By Jonathon Van Maren
Just hours before she died on September 30, 2013, forty-four-year-old “Nathan” Verhelst—a woman formerly named Nancy who had been attempting to transition to male for years—explained why she had requested euthanasia. After beginning hormone therapy in 2009, she had undergone a double mastectomy and then an operation to create a penis to complete the transition. But when she saw herself, she was filled with despair. “I was ready to celebrate my new birth,” she told a Belgian news outlet. “But when I looked in the mirror, I was disgusted with myself.”
Belgium permits euthanasia for “constant and unbearable physical or psychological pain” stemming from an “accident or incurable illness,” and Verhelst’s condition qualified. “My new breasts did not match my expectations and my new penis had symptoms of rejection,” she said sadly. “I do not want to be…a monster.” Instead, she took her suffering to a doctor. She was killed by lethal injection.
That was nearly a decade ago, before the transgender movement had conquered the culture and before the surge of youth identifying as transgender and the legions of young people going on hormone therapy and opting for sex change surgeries. It was also before the trend of “detransitioners” arrived—first in a trickle and now, it seems, a wave. What struck me about Verhelst’s regret and disgust is how similar her words are to the testimonies of many detransitioners who are now going public and testifying to how the transgender industry destroyed their bodies and the despair and self-loathing many of them feel as a result.
I recalled the awful story of Nancy Verhelst when I came across a similar story in a documentary recently released by BNNVARA, a TV network associated with the Dutch public broadcaster. It featured the story of Patrick, who for some time identified as a woman, but became unhappy with his transition. He decided to cut his hair and go back to living as a man. “But that didn’t make me happy,” he related. “I can never be myself again.” He was irreversibly impacted by the transition. “My belly and my bladder are constantly bugging me,” he said. He summarized his life in a single word: “Pain.”
And so, the documentary related: “After years of therapy, Patrick qualified for endless unbearable suffering. He has permission for euthanasia and his psychiatrist Gert Bakker wants to help him.” Patrick sobbed to the camera: “If I want to end my life, Gert will help me. But it’s a huge step and also irreversible.” The video clip was posted to Twitter under the title “Detransitioner euthanized after sex change surgery fail.”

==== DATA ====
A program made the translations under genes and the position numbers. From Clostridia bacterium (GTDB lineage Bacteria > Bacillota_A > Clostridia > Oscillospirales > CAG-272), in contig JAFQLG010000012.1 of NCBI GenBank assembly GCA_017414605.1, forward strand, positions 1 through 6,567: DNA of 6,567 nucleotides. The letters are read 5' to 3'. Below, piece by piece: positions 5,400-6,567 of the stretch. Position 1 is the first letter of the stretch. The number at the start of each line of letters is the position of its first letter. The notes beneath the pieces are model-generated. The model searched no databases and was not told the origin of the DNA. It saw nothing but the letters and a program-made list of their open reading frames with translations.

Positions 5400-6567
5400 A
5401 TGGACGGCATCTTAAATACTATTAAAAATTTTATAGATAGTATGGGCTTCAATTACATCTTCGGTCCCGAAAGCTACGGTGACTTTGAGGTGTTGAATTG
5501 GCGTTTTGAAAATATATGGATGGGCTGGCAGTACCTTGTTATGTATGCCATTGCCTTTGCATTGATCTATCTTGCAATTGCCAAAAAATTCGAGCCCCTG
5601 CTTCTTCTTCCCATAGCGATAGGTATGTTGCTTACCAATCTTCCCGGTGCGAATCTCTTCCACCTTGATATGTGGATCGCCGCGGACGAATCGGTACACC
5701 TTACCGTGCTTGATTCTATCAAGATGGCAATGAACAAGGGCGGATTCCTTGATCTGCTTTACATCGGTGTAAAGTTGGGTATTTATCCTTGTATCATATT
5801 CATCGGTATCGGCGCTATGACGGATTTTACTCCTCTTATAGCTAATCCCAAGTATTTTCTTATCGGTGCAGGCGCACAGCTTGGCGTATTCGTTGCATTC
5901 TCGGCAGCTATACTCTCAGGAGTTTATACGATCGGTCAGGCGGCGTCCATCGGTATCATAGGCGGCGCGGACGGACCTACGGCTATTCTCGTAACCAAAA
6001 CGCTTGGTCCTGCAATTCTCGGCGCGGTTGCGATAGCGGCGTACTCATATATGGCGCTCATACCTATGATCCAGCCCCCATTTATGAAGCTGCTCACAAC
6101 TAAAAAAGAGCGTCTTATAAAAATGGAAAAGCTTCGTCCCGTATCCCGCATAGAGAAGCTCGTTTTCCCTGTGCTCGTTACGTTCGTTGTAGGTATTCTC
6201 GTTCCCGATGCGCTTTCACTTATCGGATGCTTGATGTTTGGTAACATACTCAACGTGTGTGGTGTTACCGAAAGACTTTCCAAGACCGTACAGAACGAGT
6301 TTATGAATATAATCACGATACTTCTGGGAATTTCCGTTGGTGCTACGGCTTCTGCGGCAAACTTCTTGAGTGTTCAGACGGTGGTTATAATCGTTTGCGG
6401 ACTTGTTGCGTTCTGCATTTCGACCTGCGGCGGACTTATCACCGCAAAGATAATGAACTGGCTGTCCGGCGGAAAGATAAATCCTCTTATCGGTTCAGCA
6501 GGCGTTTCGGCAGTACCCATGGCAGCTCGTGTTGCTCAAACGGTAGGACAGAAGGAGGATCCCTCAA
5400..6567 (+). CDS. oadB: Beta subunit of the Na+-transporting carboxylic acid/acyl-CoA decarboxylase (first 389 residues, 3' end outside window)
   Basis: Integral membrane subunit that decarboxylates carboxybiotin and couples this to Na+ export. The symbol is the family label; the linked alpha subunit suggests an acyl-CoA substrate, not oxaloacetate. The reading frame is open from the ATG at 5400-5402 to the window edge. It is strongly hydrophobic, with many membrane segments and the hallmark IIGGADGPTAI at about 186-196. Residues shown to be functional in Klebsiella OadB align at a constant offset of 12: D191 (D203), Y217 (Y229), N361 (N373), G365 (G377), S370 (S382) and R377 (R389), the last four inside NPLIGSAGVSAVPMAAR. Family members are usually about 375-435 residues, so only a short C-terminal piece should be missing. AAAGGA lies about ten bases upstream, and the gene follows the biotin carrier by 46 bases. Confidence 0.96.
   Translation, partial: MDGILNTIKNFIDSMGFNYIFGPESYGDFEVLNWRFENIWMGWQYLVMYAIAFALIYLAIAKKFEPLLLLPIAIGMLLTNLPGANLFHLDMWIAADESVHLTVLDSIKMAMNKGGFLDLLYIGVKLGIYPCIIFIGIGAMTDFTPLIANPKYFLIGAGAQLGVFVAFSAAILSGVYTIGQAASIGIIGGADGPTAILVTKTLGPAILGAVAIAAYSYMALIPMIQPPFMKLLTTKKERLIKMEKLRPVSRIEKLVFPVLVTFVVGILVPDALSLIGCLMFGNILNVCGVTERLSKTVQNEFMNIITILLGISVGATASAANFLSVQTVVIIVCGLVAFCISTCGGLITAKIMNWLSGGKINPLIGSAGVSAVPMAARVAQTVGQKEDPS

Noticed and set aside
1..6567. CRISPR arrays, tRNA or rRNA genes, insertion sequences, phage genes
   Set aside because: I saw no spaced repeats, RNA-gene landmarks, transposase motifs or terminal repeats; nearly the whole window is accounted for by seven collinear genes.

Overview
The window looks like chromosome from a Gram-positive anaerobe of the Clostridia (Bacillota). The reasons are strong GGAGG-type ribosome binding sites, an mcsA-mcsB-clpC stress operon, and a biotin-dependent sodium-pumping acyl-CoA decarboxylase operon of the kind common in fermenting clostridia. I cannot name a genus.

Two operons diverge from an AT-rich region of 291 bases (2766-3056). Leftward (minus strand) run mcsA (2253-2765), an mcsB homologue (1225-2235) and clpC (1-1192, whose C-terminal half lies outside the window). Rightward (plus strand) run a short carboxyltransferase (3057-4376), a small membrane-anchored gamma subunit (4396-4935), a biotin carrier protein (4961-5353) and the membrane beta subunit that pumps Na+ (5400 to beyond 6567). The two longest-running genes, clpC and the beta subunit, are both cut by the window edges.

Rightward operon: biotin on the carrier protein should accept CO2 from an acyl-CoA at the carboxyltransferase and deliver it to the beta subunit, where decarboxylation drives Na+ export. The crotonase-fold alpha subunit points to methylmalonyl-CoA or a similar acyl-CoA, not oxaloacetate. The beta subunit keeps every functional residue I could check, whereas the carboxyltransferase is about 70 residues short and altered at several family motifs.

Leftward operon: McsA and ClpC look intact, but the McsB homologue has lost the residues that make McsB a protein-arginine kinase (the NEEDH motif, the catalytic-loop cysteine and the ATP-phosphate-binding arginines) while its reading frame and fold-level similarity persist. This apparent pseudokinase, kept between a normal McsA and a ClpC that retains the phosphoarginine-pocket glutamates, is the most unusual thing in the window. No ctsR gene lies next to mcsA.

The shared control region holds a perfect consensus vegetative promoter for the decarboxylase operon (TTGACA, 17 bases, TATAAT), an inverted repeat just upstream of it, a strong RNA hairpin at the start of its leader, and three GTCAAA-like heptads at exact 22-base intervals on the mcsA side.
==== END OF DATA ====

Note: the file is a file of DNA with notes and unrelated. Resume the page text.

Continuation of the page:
As more detransitioners come forward, we may see more Patricks. Tens of thousand of young people are being physically ruined and turned into lifelong medical patients by the transgender industry. Detransitioners like Chloe Cole have stated that we are about to see thousands more coming out to publicly express their regret as they realize what has been done to them. And then—what of those who become suicidal as they face a life marked by irreversible damage, infertility, and in many cases, an inability to experience sexual intimacy? Trans activists constantly bombard us with deceitful emotional blackmail, claiming that refusing hormone therapy and sex change surgeries to minors will cause suicides. But what of the detransitioners?
As I noted in my 2016 book The Culture War, we are seeing each of our social ills intersect and interlock to create a hellish existence for those struggling to make their way in this broken civilization. The mainstreaming of sexual violence by pornography, for example, is spurring some young girls to identify as males simply because they look at the sadism built into our metastasizing sexual landscape and decide that they would prefer rejecting femininity to participation. The breakdown of the family is creating atomized young people desperate for a tribe to identify with—something that the transgender movement has been able to exploit brilliantly, especially as identifying as LGBT is presented as a way of becoming inherently worth of love and affirmation. And now, we see that the final step to radical autonomy—the right not only to define yourself however you like, but to freely choose self-extinction—has arrived just in time to provide an exit for those who have been mulched in the meatgrinder of the sexual revolution and do not have the strength to go on.
In his recent New York Times column on Canada’s suicide regime, Douthat observed that we are beginning to “see the dark ways euthanasia interacts with other late-modern problems – the isolation imposed by family breakdown, the spread of chronic illness and depression, the pressure on aging, low-birthrate societies to cut their healthcare costs.” The freedom to commit suicide with assistance, he observes, is no freedom, and embracing this idea “will forge a cruel, brave new world, a dehumanizing final chapter for the liberal story.” The intersectionality of the sexual revolution shows us how sex changes, violent pornography, and broken families hideously mesh together. I suspect that we are about to discover the role assisted suicide will play in this sick story as it continues to unfold.